Young Poets 2018  6-10 Winners

Adjudicator: Yvonne Reddick 

Yvonne Reddick won a Northern Writers’ Award for her poetry in 2016. Her poetry pamphlet Translating Mountains (Seren Books, 2017) won the Mslexia Poetry Pamphlet Prize. Her poems have appeared in magazines including Stand and Shearsman. She is Research Fellow in Modern English and World Literatures at UCLAN, where she researches literature’s engagement with environmental issues. Her book Ted Hughes: Environmentalist and Ecopoet has recently been published by Palgrave Macmillan.  Yvonne’s comments on the entries to the Ted Hughes Young Poets’ Awards were: 'The standard of the young people’s poetry was exceptional. A passion for ecological issues comes through in their poems. We can look forward to hearing much more from these budding poets in the future. Ted Hughes would be delighted that his legacy continues to inspire so many people’.


Winner – Adam Rafael Holmes

I will plant 9 trees

 

Right, now I am 9, I will plant 9 trees.

If each year I plant my age

Then by the time I am 17,

I will achieve one of man’s life’s aims.

No, not to drive my heirloom Z3,

But to plant 100 trees!

This is more than the promise I made

When the Oak Tree set me free.

 

Travelling to my garden in Sussex

Massive forests and mountains of trees

Rush past the train windows

And as I now know,

It is the willows who are moving

When our train slows.

They travel to visit friends

In other forests and by the sea.

The first sight of them means fresh air

Relief from our coughs

A space for grasshoppers and bees.

 

I walk through the gate

Smell the brambles and bark

Fresh air and shade

The relief of a place cool and dark.

 

I love the way the leaves sway

When the wind pushes through.

The little birds hatch and play,

Fighting off cats

Attacking their habitats.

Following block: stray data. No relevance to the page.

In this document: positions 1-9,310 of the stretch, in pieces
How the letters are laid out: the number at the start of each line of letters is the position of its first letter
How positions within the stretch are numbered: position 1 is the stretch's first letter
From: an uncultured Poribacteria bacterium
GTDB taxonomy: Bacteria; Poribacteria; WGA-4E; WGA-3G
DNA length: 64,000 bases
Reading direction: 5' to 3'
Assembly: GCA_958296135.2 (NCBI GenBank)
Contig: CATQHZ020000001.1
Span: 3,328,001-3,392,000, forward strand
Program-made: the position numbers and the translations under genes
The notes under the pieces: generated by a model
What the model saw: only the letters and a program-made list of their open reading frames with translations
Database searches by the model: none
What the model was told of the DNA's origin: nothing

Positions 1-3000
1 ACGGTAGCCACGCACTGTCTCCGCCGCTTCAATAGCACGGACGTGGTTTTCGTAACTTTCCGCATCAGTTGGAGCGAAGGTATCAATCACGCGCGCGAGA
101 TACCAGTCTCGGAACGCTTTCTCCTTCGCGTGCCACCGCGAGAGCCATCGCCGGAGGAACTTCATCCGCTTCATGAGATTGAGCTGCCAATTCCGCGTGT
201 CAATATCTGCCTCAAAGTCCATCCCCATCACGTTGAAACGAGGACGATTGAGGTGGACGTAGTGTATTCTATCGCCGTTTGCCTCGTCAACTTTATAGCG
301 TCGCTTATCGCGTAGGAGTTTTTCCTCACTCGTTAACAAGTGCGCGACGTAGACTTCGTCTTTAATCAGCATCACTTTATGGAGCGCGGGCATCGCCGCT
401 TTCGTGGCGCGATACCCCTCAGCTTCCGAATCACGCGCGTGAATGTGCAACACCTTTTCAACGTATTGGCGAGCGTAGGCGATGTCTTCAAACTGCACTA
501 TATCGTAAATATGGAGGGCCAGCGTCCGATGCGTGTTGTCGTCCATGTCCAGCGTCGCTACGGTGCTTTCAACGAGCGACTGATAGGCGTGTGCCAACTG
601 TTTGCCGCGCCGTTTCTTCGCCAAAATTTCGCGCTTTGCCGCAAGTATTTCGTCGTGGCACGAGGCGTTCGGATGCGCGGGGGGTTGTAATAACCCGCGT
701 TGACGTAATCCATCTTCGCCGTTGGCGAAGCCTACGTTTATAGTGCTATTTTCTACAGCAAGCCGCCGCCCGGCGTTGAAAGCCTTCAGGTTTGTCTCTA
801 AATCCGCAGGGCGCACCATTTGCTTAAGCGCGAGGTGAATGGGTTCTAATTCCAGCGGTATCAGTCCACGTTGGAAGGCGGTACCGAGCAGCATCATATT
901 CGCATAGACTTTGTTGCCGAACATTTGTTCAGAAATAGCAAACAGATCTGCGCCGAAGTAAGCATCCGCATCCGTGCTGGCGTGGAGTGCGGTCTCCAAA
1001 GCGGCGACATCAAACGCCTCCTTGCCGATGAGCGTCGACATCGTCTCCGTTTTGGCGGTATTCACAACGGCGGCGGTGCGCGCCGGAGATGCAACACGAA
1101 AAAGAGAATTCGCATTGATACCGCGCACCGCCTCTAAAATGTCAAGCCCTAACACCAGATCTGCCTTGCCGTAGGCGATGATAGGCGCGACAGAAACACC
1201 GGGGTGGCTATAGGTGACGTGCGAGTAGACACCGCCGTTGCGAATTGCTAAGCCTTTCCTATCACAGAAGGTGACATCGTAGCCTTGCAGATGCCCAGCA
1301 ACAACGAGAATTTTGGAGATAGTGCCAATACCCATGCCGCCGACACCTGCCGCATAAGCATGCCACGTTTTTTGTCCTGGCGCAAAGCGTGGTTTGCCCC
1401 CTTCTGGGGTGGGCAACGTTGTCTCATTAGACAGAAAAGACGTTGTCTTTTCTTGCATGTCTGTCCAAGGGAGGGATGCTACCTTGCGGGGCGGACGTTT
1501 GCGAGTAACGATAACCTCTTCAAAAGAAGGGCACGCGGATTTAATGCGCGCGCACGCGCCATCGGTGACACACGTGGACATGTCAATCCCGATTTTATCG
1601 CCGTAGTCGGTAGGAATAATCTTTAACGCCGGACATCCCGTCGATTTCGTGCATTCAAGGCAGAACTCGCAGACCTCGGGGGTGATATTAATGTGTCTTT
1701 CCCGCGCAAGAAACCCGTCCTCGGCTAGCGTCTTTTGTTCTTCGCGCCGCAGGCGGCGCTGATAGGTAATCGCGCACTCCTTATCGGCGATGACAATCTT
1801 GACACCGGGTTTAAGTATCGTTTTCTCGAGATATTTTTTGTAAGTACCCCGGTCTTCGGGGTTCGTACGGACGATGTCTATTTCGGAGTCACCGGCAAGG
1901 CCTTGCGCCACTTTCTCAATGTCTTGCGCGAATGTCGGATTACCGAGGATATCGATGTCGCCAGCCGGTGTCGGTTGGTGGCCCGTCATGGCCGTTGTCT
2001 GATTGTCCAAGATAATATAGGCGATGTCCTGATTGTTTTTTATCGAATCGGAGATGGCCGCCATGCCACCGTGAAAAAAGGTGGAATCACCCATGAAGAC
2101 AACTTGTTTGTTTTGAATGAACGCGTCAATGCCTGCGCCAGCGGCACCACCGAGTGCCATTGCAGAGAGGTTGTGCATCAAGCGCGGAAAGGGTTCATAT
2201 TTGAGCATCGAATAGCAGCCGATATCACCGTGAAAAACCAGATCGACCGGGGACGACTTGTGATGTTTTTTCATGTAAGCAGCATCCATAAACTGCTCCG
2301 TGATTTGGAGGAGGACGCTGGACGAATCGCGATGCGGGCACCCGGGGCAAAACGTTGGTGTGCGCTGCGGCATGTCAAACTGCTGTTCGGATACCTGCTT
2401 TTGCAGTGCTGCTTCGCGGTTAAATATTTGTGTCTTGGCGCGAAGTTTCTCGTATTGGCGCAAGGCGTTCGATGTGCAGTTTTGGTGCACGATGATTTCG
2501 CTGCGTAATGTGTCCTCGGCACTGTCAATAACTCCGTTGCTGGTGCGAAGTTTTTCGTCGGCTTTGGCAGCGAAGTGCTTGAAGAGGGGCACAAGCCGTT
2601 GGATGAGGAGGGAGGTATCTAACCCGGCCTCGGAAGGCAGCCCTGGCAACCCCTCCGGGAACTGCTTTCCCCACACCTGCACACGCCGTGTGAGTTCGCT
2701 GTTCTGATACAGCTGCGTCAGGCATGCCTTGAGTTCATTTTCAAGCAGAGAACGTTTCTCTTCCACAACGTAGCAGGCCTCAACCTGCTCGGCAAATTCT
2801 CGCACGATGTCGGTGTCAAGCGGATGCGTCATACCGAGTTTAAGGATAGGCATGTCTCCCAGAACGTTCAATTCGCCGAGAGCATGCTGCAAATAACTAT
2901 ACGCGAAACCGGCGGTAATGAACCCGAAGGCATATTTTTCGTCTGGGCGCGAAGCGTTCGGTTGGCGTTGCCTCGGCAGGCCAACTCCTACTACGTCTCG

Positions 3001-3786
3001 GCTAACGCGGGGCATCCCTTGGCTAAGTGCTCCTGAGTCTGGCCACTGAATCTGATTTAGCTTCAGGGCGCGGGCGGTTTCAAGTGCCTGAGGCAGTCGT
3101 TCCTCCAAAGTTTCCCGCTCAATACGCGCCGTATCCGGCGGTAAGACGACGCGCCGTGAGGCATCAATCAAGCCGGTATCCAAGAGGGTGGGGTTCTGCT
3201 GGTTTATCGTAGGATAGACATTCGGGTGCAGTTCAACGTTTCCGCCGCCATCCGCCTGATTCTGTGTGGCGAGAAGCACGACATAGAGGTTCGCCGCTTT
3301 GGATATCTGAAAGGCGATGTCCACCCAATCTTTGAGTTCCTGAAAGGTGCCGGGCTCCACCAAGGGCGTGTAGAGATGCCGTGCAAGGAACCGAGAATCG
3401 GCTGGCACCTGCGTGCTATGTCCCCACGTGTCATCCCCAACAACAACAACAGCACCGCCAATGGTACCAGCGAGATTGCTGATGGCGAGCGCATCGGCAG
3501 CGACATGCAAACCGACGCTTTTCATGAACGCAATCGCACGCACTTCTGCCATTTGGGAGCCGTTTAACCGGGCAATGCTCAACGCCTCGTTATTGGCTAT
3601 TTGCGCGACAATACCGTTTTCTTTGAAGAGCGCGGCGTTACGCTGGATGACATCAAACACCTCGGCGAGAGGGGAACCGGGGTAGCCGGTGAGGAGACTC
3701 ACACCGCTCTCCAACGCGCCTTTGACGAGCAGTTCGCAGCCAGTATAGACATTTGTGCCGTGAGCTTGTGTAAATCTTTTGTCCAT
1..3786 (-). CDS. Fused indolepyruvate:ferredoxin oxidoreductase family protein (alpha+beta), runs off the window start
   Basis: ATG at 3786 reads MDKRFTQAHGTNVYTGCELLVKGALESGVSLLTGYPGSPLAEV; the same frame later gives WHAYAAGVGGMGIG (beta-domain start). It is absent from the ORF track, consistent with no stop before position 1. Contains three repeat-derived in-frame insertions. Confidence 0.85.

The rustling, chirping of the birds

The thud now and again in the wheelbarrow below

Of apples crashing down

As the trees say hello.

 

The oak stands solid

A trunk topped by a green elfin hat.

Birds line up on his branch

And with a wiggle and tickle,

Make his long arms wave.

The tree answers with a whirlpool

Tossing the birds deep inside

Landing on a soft bed of moss

The birds try to hide.

The woodpecker makes a hole

For them to fly out and begin again.

Now, where have my magpies gone?

The tree asks if he has won.

In the Spring shoots appear,

Leaves are forming

So the trees are green

With many twigs and sticks in between.

Later in the Summer,

The trees are full of delight,

Each like a big green balloon

Reaching its ultimate height.

Now, Summer’s end, the balloons can swell no more

Autumn will turn the leaves yellow, orange and red.

The balloon very nearly bursts

But then in Winter,

The trees will stretch and rest their heads.

The air slowly seeps out

With the leaves dropping from the tree.

Spring will bring new life and its green canopy.

 

I don’t want people to chop down more trees.

There is no need to use wood for homes or heating

Or palm oil for eating.

You can use concrete or painted cement.

Yes, plastic is bad for all life on Earth

But deforestation to use paper instead

Will take away our oxygen, shade and much food

An end to the forest animals’ rebirth.

 

 

Comments by Yvonne Reddick: ‘Ted Hughes founded a tree-planting scheme for children, so he’d have been proud that this poet’s ambition isn’t to drive an heirloom Z3, but to plant a hundred trees! The ‘green elfin hat’ and ‘whirlpool’ voice of the oak draw us into an enchanted forest in this wonderful poem’.

 

Runner Up – Aurora Blue

A CHILD OF MOTHER, FATHER, OF EARTH

 

If I am a river flowing,

not knowing where I am going,

I am zig-zag-z shaped;

my reflection is an upturned snowdrop.

The shape of the land shapes my river

and never stops me shaping the land.

 

Since I am a child,

a girl of mother, father, of earth.

 

As I walk alone through an aged oak wood,

my hardening bones become twice alive, more than body;

as the sleeping trees tower above and around me,

I am no longer merely free,

but freer still, freed from my senses.

 

Since I am a child,

a girl of mother, father, of earth.

 

I can sit about an oak tree root,

thrown from my comfort,

moss-thrown;

but it is not mine,

It is Earth’s,

and I am not ruler here.

 

I wait and wait for a familiar sound that I dread,

and then it comes-

metal of axe on wood of wood-

and when it comes,

all good seems dead-

all blood is bled.

 

As the rain falls

rain trickles down my shoulder

and I know I’m getting older.

It’s wet,

             And I get it.

 

Since I am a child,

A girl of mother, father, of earth.